One of the first black students to defy racial segregation at a university in the American south a half century ago has died.
Officials at a funeral home in Gadsden, Alabama said James Hood died Thursday of natural causes. He was 70.
Hood made history in 1963 when he and fellow student Vivian Malone were confronted at the University of Alabama by then Governor George Wallace, who tried to block their entry to the auditorium where they were to register for classes. The students were accompanied by U.S. Attorney General Nicholas Katzenbach in a confrontation still referred to by historians as “the stand in the schoolhouse door.”
Wallace backed down later in the day, and Hood and Malone registered for classes. The governor's capitulation came just months after publicly promising the citizens of Alabama to maintain “segregation now, segregation tomorrow, segregation forever.”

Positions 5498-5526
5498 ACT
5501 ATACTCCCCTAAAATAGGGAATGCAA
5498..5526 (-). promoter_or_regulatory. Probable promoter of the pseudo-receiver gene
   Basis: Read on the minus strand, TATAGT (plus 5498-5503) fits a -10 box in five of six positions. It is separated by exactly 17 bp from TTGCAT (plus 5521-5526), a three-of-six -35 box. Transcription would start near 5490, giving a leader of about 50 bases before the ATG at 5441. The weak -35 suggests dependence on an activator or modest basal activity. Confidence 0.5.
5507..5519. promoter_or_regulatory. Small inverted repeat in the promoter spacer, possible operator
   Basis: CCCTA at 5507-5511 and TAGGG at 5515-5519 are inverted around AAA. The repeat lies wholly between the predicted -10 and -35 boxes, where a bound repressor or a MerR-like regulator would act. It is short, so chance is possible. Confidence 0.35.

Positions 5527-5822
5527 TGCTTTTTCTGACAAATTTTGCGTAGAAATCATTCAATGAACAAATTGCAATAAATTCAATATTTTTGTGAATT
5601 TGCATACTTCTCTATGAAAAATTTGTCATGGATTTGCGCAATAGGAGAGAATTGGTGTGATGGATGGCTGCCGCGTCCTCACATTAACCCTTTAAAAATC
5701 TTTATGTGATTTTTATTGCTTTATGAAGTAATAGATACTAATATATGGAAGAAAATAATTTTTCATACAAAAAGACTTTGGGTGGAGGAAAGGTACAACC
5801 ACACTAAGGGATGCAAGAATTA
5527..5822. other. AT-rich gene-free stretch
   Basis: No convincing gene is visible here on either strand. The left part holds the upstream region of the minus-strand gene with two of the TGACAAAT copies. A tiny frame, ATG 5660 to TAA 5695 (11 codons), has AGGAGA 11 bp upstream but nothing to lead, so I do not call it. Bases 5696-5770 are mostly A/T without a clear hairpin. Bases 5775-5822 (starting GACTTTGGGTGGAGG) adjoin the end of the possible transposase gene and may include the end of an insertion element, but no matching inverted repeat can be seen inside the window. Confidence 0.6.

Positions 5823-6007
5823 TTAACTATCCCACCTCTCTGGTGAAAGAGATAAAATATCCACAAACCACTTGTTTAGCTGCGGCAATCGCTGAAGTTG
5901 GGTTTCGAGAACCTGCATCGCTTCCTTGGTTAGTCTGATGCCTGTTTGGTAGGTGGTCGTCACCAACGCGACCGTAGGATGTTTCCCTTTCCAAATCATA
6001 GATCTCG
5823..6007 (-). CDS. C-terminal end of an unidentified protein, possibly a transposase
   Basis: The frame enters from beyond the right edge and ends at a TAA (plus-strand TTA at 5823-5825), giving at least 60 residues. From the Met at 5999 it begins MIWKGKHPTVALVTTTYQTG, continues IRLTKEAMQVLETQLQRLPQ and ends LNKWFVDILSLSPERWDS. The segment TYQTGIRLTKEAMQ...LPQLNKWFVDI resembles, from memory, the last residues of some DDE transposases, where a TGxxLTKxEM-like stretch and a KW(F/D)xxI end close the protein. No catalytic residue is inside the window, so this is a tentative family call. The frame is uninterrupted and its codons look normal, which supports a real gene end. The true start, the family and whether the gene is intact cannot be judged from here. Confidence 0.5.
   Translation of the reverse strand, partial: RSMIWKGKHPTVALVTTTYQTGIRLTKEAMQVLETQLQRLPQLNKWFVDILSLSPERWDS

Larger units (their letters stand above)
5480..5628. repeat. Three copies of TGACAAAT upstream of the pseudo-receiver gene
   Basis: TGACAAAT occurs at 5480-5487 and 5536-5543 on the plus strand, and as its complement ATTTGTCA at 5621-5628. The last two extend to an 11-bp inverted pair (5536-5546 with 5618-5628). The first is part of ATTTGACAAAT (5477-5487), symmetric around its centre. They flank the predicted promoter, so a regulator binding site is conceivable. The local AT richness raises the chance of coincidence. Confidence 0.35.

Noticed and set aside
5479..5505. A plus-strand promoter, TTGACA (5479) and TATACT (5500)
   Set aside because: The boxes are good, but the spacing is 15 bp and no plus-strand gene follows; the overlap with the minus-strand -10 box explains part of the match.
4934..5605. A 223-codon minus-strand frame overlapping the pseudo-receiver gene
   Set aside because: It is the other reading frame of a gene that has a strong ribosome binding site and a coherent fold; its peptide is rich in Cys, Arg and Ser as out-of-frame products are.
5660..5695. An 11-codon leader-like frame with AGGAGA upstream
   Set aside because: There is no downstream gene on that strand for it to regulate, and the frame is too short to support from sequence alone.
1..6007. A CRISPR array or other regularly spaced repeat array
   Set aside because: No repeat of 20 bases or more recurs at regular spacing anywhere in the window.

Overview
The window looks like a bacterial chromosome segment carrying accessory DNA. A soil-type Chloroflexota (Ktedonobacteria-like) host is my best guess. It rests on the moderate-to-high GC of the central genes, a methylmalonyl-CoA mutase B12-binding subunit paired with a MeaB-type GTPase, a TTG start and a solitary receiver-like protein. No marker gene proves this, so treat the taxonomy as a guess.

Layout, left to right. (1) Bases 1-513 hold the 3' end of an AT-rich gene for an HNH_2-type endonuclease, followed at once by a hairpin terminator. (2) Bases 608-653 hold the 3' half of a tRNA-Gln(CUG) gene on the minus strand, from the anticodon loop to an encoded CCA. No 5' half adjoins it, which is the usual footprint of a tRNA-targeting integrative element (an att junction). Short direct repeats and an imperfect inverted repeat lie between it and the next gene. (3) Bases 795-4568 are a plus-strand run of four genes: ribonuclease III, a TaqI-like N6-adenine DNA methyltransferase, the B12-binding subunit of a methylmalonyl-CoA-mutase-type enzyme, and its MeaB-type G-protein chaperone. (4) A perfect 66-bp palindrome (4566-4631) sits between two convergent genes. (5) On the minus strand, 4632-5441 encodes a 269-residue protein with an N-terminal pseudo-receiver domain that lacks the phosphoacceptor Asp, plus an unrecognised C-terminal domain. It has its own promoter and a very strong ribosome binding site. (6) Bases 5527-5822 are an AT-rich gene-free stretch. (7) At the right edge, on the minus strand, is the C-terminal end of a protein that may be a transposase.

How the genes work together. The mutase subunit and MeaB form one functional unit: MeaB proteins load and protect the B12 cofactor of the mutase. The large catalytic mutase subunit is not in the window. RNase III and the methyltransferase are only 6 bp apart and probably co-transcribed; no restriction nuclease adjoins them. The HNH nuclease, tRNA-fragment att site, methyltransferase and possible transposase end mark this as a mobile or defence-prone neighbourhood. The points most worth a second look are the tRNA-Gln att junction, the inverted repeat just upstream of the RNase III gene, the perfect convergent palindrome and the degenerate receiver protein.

University of Alabama President Judy Bonner on Friday remembered Hood as “a man of courage and conviction” for his role in integrating the university. Bonner told the Associated Press that Hood maintained a connection to the school that drew him back years later to earn his doctorate.
Hood was the last survivor among the major figures in the schoolhouse door confrontation. Wallace, who years later recanted his segregationist stance, died in 1998. Vivian Malone Jones died in 2005, and Attorney General Katzenbach last year.